The Voyager program is an American space exploration program that started in 1977. Two robotic probes, named Voyager 1 and Voyager 2, were launched from the Cape Canaveral Air Force Station, and their original mission was to study the outer planets of the Solar system.
The probes had accomplished their tasks and sent loads of valuable data back to Earth, and afterward, they proceeded towards the fringes of the Solar System. Their trajectories were separately calculated to let them gather enough speed to drift into interstellar space.
Voyager 1 entered interstellar space sometime during 2013 and is the only human-made object that left the Solar System. Many instruments aboard the probe are obsolete, and some are no longer functional, but the probe continues to send data back to Earth. Researchers estimate that Voyager 1’s radioisotope thermoelectric generators will be able to power the probe’s instruments until at least 2025, and after that,the probe will be left on its own in the vastness of the unknown.
Although Voyager 1 is currently traveling at a staggering speed of 11 miles per second, it is estimated that it will pass by the star named Gliese 455 in the constellation of Camelopardalis in 40 000 years.
Humanity will most likely lose track of the probe’s whereabouts once its battery dies. However, if the probe ever encounters intelligent extraterrestrial spacefarers, they will be able to learn many things about Earth and humanity when they inspect the probe’s cargo.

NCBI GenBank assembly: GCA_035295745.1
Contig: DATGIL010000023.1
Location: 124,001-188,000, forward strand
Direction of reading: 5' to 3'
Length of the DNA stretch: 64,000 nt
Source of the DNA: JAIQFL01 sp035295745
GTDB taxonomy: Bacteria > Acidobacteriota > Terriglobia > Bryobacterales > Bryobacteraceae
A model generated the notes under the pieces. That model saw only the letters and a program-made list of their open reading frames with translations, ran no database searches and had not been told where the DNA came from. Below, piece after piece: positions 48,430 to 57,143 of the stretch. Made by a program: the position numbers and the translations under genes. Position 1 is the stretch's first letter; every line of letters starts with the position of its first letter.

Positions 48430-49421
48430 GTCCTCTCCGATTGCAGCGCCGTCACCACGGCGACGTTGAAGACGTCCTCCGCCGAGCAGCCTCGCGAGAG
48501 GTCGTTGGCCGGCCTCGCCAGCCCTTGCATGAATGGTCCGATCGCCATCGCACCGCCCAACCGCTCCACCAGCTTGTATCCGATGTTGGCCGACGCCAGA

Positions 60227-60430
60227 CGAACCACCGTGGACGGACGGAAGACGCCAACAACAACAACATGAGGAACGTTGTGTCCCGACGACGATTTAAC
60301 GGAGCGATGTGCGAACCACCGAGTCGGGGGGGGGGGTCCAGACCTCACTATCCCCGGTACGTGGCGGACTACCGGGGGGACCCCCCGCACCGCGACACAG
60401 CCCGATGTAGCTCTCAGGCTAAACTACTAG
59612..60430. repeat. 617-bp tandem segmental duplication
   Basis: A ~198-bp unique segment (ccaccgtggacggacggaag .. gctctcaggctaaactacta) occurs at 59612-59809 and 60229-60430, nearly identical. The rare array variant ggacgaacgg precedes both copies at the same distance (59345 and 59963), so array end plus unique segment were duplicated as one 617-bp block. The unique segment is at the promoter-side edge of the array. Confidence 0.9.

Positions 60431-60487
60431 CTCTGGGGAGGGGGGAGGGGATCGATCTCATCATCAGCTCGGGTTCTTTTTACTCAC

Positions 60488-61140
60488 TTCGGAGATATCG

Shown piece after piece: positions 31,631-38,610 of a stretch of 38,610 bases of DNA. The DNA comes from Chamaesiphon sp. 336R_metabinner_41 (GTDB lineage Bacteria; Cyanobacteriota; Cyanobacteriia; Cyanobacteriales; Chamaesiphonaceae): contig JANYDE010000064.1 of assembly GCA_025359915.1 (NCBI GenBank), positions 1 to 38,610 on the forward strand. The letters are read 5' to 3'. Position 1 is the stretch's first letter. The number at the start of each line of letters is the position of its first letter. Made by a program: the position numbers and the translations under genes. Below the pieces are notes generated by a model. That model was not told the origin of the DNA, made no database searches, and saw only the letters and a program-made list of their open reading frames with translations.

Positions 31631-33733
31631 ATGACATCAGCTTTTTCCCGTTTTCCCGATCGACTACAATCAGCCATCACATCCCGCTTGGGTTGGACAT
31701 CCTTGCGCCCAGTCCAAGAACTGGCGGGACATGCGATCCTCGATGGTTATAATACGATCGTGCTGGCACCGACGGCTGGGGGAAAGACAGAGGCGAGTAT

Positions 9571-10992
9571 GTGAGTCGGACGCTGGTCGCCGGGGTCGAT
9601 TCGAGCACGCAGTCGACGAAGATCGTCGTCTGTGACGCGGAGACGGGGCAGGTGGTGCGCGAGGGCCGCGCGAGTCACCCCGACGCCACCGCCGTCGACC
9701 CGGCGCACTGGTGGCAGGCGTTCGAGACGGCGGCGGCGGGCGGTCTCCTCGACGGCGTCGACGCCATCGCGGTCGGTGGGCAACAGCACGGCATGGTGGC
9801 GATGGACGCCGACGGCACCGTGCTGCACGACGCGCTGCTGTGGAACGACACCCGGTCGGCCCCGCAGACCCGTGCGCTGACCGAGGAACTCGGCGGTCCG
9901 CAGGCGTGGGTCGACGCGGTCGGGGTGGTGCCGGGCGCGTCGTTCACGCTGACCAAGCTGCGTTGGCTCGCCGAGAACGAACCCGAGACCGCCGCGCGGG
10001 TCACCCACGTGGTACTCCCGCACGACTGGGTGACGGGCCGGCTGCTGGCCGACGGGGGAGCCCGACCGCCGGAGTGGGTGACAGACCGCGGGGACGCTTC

Both Voyager 1 and Voyager 2 are equipped with the so-called “Golden Records” that were designed by a team of scientists led by Carl Sagan, the pioneer of space exploration. The Golden Records are phonograph records that contain a selection of sounds and images that portray the diversity of life on Earth. They also contain various language samples and information on how to locate Earth in the Solar System.
The Golden Records also include a small music library which includes many classical masterpieces and several pop hits of the 20th century. Sagan also wanted to include The Beatles’ song “Here Comes the Sun,” but the record company EMI declined, so intelligent aliens won’t be able to enjoy this song because of Earth’s copyright laws.
Voyager 1 will likely remain untouched for tens of thousands of years, and it may even outlive humanity.
Perhaps it will stumble upon a distant intelligent world then and serve as a time capsule of an extinct civilization.